Topical Area: Methods and Protocols
Dairy has been described ranging from superfood to poison, but arguments, assumptions, and data used to justify these labels are not always clear. This project used "dialogue mapping" (DMing) to extract and summarize scientific points of (dis)agreement from an expert panel.
A day-long panel convened 8 experts with complimentary expertise in nutrition, obesity, and CVD. Discussions were documented through DMing, in which a meeting is summarized in real time to capture relationships among the panelists’ thoughts. DMing explicitly, logically, and visually connects propositions, points, and counterpoints, even if discussed at different times, and helps identify whether experts agree and why. The map was distilled into key points and propositions (ongoing). Experts discussed two propositions: Consumption of full-fat dairy products, 1) in part because of their saturated fat levels, should be kept to a minimum for the purposes of reducing the risks of heart disease, or 2) despite their saturated fat levels, need not be kept to a minimum for the purposes of reducing the risks of heart disease.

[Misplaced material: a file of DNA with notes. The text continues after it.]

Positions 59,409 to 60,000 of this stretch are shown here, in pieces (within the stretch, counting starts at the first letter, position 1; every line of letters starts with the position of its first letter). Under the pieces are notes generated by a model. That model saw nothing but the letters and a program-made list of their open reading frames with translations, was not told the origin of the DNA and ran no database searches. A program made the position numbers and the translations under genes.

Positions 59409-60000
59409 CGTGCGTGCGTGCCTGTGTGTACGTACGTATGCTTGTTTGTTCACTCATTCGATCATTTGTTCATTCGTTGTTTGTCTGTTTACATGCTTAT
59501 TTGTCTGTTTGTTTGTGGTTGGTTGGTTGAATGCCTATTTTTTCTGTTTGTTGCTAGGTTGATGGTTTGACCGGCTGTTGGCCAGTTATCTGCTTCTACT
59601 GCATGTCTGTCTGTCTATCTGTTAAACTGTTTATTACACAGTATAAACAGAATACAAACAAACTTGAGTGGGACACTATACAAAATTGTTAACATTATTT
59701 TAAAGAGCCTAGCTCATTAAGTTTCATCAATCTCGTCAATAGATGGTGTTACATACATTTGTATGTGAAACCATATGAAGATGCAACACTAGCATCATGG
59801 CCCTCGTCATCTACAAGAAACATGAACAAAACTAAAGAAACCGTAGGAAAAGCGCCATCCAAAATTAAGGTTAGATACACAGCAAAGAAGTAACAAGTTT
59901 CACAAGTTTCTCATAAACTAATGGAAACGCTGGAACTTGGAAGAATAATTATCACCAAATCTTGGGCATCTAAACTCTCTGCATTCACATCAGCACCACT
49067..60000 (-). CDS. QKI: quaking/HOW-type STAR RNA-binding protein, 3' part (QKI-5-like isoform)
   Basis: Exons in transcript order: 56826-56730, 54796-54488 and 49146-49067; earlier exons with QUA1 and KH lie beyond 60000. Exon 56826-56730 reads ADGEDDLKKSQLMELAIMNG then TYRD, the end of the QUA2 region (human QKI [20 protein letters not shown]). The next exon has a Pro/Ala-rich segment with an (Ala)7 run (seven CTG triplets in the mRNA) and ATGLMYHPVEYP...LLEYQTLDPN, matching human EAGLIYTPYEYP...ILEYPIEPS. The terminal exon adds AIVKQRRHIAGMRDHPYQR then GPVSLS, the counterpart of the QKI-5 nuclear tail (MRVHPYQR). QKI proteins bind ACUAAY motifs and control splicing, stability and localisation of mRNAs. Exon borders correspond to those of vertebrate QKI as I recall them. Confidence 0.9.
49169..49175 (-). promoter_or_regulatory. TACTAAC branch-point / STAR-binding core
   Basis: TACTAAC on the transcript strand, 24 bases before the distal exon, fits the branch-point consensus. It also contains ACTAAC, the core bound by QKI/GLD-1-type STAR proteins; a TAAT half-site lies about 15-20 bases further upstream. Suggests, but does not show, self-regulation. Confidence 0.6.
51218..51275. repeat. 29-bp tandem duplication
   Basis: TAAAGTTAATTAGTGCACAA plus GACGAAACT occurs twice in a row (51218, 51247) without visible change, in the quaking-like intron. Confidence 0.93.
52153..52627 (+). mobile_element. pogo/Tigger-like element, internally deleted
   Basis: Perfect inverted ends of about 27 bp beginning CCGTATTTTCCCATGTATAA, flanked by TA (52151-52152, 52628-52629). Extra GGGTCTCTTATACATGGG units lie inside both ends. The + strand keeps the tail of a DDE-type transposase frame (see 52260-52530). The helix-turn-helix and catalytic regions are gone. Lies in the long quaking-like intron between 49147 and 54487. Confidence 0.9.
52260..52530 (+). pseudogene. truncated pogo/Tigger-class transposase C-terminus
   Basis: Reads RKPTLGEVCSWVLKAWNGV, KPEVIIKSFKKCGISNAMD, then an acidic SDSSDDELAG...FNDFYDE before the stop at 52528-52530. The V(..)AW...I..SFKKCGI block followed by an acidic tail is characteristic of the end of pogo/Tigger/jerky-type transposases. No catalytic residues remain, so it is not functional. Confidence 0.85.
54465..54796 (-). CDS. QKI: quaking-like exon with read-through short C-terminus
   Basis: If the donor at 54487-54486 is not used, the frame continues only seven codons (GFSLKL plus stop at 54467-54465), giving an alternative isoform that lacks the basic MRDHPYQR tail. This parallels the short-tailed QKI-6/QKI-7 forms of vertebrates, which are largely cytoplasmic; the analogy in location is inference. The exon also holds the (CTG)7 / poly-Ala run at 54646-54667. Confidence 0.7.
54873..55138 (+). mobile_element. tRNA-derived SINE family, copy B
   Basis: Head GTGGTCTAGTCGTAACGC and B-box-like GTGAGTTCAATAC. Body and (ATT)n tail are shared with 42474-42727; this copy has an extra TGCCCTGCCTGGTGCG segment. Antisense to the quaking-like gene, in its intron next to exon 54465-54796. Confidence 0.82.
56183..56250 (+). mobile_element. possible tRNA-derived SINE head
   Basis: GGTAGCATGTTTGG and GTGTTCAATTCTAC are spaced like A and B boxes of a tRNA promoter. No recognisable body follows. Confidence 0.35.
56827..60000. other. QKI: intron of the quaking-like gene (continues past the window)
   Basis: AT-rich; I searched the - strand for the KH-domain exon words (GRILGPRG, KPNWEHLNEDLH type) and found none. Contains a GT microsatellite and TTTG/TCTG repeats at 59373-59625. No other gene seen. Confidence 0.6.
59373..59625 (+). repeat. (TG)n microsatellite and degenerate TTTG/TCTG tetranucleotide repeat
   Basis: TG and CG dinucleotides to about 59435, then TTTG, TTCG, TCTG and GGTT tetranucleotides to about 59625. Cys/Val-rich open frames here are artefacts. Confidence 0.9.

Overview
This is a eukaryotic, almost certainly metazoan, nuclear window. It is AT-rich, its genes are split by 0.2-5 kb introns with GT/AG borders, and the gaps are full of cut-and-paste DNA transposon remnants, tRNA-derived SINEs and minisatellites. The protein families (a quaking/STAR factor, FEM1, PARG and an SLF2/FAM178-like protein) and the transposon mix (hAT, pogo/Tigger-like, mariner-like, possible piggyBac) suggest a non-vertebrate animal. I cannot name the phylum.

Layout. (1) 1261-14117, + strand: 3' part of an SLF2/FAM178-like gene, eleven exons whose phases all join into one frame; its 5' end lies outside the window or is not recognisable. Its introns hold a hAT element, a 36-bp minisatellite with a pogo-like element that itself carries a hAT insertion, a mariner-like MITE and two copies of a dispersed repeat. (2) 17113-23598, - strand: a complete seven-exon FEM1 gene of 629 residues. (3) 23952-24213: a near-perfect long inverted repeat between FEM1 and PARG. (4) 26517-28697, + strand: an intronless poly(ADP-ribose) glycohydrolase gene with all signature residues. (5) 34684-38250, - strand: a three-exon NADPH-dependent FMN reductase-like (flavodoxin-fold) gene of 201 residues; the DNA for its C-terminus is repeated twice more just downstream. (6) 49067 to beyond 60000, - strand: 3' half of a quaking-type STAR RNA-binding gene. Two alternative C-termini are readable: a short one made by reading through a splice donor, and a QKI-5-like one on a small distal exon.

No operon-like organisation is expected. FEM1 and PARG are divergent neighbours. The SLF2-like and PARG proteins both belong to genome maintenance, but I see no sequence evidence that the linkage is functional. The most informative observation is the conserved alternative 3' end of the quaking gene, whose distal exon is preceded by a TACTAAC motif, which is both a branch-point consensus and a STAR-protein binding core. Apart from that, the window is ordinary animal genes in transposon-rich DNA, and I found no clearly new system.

A preliminary map summary shows the panel discussed several expected topics, like LDL, HDL, and contributions of dairy fat to energy intake. Other points were discussed briefly or robustly, such as specific dairy bioactives (e.g., butyrate, calcium, CLA, MCT, proteins); biobehavioral components (e.g., whether dietary fat is self-regulating); and other topics (e.g., inflammation, microbiome, microRNAs).
Two evidentiary issues emerged: 1) individual variability: whether recommendations should be targeted only to those at high CVD risk; and 2) quality of evidence: whether data on CVD endpoints and dairy intake are sufficient to make reliable conclusions – positive or negative – about full-fat dairy and CVD.
Several procedural improvements were identified, including using a single proposition to be supported or refuted rather than two competing propositions.
DMing elicited a robust conversation, documenting views on topics about the relation between dairy intake and CVD. Two outstanding evidentiary concerns are: dairy-fat recommendations may need more individualization, and much long-term dairy-CVD data may not be robust enough for conclusions.
Funding Sources : Dairy Management, Inc.